In Tokyo With The Aussie Girls.

We didn’t mean to housesit in Tokyo. We were settled in our little house in Kaminoge. But then we saw Doris the labradoodle and Lucy the lagotto on Trusted Housesitters and we couldn’t help ourselves. Maybe we were turning Japanese and succumbing to the kawaii (cute) vibe.

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We decamped to Yoyogi Uehara. Doris is the oldest. She knows she was ‘first’ and has a regal bearing. ‘I am number one’, she seems to say. Lucy is smaller, shyer, and was stand-offish in the beginning. It took a full hour before she was licking my hand and cuddling up to me. Both are big by Japanese standards. Most dogs here are small balls of fluff, wheeled about in prams or carried in bags. (This is the only way they are allowed on public transport). It’s the kawaii factor – and besides smaller dogs are easier to dress in kimonos, lace blouses, romper suits and a whole range of doggy outfits. Doris and Lucy wouldn’t suffer such an indignity. They possess raincoats – boring, dull, practical things. Lucy gives me a withering look when I try to fasten her into hers – ‘must I’, her big eyes say as she looks up at me.





It’s a twenty-minute walk to Yoyogi Park through the narrow backstreets of Uehara. Parts of Tokyo are like a village. Small houses. Pot plants. Bicycles parked on drives. Washing hanging from balconies. We find treasures. A Sri Lankan shop selling jewellry and take-out food. Popocate the pudding shop. Eldnacs candles with it’s gorgeous forest front and ‘Le Matin de la Foret’, a pastel-pink and peppermint-green patisserie, which looks like a confection itself. We return without the girls and sit in the window seat (there are only two tables in the whole place) and sharing a chocolate cake and a cheesecake we watch the world pass by. Well, we watch two of the ubiquitous men with light sabres standing at the top of a road save pedestrians from death by roadworkers. Health and Safety in Tokyo is crazy. Some days we go to Arms Burger House next to the park for a great doorstop of a tuna melt or what has to be one of the best burgers in Tokyo. Arms is dog friendly, and Lucy and Doris sit quietly at our feet. They are the perfect cafe mates; they do not beg, but just soak up admiring glances from the man on the table next to us – who goes into a frenzy of pointing and smiling and exclaims – ‘how cute’.


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Yoyogi is probably our favourite place in Tokyo. We return time after time. Now we’re looking after the girls it takes on another layer of meaning. We head for the dog runs. Here the girls can run free. Otherwise, by law, they must be kept on the lead. There are pens for the big dogs, and pens for the little dogs, but some dogs don’t seem to know or care that they’re titchy, and run around with the biggest of the biggest. An enthusiastic little Jack Russell bounds up to Doris and Lucy, standing on hind legs to lick Doris’s chest and say hello, but Doris only has eyes only for a ball – any ball, and Lucy gives him one of those withering looks. Doris finds a ball from somewhere and grins up at me, chewing and squashing it. I can’t find anyone it belongs to, so I throw it for her, and she has a whale of a time, jumping, running, twisting and turning. Lucy just stands stock still. I can almost hear her yawn. She doesn’t ‘do’ other dogs, and she doesn’t ‘do’ running. Lucy loves birds. Her whole body quivers with excitement at the sight of them. But she can’t chase them. By then she’s back on the lead.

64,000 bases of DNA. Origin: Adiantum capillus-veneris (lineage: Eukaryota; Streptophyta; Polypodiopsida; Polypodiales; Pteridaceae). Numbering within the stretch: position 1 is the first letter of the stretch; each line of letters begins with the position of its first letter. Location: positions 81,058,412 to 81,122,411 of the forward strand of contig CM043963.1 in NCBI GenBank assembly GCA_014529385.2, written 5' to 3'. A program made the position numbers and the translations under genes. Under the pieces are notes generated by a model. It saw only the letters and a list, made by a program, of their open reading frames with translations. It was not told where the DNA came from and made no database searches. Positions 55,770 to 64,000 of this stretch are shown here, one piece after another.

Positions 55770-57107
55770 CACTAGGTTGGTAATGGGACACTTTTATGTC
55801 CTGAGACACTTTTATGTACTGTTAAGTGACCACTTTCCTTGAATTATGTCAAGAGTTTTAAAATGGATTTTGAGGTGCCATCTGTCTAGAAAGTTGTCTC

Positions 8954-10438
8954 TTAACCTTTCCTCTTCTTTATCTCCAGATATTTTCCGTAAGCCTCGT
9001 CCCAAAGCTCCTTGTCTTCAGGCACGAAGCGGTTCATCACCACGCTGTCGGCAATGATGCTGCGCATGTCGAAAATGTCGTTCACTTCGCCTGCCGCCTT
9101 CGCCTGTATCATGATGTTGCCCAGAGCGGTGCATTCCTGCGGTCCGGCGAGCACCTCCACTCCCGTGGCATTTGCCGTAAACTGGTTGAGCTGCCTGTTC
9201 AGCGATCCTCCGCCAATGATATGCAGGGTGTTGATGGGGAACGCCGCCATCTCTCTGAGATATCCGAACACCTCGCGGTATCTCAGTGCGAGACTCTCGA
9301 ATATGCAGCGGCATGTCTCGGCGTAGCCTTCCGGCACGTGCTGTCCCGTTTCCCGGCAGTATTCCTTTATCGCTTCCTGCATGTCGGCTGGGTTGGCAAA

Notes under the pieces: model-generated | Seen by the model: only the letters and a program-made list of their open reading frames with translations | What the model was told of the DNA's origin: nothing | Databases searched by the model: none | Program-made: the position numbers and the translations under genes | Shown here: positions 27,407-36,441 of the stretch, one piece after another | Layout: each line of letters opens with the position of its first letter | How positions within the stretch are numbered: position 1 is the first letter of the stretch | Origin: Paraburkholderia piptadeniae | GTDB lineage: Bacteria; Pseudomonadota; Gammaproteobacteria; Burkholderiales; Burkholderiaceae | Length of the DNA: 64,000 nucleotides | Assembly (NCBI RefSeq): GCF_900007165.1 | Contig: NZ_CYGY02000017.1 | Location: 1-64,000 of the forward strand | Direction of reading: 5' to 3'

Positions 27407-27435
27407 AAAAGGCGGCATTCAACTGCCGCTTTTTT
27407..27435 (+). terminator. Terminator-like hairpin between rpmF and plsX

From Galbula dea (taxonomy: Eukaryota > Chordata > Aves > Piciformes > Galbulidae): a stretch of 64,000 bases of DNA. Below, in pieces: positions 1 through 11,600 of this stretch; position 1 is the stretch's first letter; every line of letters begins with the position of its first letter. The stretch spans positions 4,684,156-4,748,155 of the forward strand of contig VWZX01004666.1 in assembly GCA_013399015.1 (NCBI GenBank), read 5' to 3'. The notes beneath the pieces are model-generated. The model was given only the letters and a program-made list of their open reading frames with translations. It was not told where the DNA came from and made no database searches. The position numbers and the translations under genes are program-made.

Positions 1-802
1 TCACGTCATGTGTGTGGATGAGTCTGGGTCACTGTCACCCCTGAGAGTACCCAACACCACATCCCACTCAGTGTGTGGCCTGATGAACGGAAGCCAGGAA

In the evenings we walk to the very local park skirting the baseball practice area. The Japanese are mad about baseball. We pass a kiddies playground, and often hear the five o’ clock siren which lets the kids know it’s time to go home for dinner! One day Doris threw up next to the sand-pit. We were obliged to use one of the toy watering cans to swill it away. Japanese dog-owners not only pick up after their dogs, they carry any doggy business home with them, and even squirt water over doggy pees.

In the evenings, the girls take over the sofa, and we just fit around them, chilling and watching movies on Netflix. Lucy sleeps on a bean-bag at the side of our bed. Doris spreads herself out on her owner’s bed, making the most of the fact that she’s not sharing it with three others, but by 6 a.m. she’s had enough of being alone, and bounds into our room to play.

And it all starts over again. A week of walks in the park, hanging out in local cafes and just being with ‘the girls’. A much needed break from Tokyo.

Practical Stuff.

Both of these are worth a visit if you’re near Yoyogi Park. There will be queues!

Arms. Burger Bar. 5-64-7 Yoyogi.

Nata de Cristiano. Portuguese egg custard tarts. 1-14-16 Tomigaya. (Take-a-way only).

9 thoughts on “In Tokyo With The Aussie Girls.

  1. The dog park in Yoyogi Park is so neat. I don’t have a dog, but I went there once. It’s so much fun to sit and watch all the dogs running around and playing. It must have been even more fun to be in there with them.

    Liked by 1 person

      1. They are so cute. Some are a bit shy, and some are so rowdy. But they all seem to get along and play together. It’s also surprising to see such a variety of big and small dogs in Japan.

        Liked by 1 person

  2. Those girls are adorable. I cannot believe the little ones are dressed so. They look cute (and a bit comical, not that their owners would appreciate that sentiment). The popocate is a pudding is it? It could pass for a cheesecake too with that thin dark layer at the bottom. The jars are enticing.

    Liked by 1 person

  3. Now I understand a bit better why we saw dogs in push chairs in Japan. And I thought it was the owners going slightly potty!


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